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Reorder point formula to maximize sales

Every manufacturing business out there faces questions like:

  • How much material do I need to order from my supplier?
  • When do I need to place my next supply order?
  • When do I generate a new manufacturing order?

If you’re struggling to answer these questions, you can use a reorder point calculation to help you out.

Holding inventory incurs expenses, known as carrying costs. For example, it could be $3 per unit or 15% of an item’s price. So, producing too many finished goods could end up evaporating your profit margin.

This article looks into the reorder point formula, safety stock, and how to calculate it all. It also gives you an Excel formula for inventory reorder points, shows you how to use reorder level formula in Excel, and explores how you can take your order efficiency to the next level with cloud inventory software.

What is a reorder point?

The reorder point, sometimes referred to as ROP, is a stock threshold you don’t want to go below. The ideal inventory reorder point allows for adequate time to make a new order before your stock is depleted. Reorder point is the metric that tells you two essential things:

  1. When it is the right time to order more materials from your supplier(s)
  2. When it is the right time to manufacture more products by creating a manufacturing order (MO)

This means your stock will be regulated much better, with fewer interruptions like supply chain breakdowns or production bottlenecks.

Your inventory reorder point levels should cover every item in stock, including all different SKUs. You can link your inventory levels with each product’s bill of materials (BOM) and track it with MRP software.

For example, Katana lets you set reorder points and highlights when you need to order more materials to keep ideal inventory levels.

It’s important to learn how to calculate reorder points because as your business grows and handles more products and SKUs, the more difficult it’s going to be to maintain your ideal stock levels.

Next, let’s look into how to calculate reorder point with the reorder point formula. This doesn’t have to be done by hand —  a good cloud inventory software can do it for you to cut back on some admin time.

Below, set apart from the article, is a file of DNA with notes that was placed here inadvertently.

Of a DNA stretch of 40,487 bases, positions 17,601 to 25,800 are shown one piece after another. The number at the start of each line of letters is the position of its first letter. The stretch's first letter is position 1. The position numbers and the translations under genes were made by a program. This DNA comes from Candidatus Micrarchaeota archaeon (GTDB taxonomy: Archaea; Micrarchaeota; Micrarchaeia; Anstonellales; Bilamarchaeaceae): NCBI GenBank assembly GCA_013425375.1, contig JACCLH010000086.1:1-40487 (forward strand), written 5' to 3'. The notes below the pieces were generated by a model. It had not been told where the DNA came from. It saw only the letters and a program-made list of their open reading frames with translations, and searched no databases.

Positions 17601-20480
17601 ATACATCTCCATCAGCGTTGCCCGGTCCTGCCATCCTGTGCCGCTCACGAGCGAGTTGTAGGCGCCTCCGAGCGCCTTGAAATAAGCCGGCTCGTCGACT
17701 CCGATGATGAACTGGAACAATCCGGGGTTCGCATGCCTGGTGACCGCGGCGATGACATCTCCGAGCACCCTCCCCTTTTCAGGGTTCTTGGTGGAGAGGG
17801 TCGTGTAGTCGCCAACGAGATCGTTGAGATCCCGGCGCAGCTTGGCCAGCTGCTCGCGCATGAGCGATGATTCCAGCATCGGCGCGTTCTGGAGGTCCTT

Reorder point and safety stock

Your safety stock is your trump card in emergencies, but you shouldn’t have to keep dipping into it. The ideal reorder point ensures that your business does not fall below your safety stock levels. If you miss your reorder point and use some safety stock, you need to order even more materials to replace that safety stock once the supply order arrives.

If you don’t, your safety stock will eventually deplete to nothing, and since more orders cost more money, you should try to avoid this.

Therefore, an ideal reorder point is typically a little higher than your safety stock level to factor in delivery time.

But how much higher does it need to be? It depends on your reorder’s average lead time and demand during the lead time. Why is this the case? Well, let’s take a look at these two reasons:

  1. Delivery time — When you place a new order, it does not arrive at your warehouse immediately. It may take weeks or sometimes even months for the order to be processed and shipped to your desired location
  2. Material use — During the lead time, you keep using the remaining stock in your warehouse for your manufacturing and sales operations

Therefore, a good reorder point also needs to consider the number of ordered items left in your warehouse by the time the materials arrive. It is essential to take this lead time into account. Otherwise, you run the risk of running out of stock before the reorder arrives. Your reorder point should make production in your business flow, not stop and start.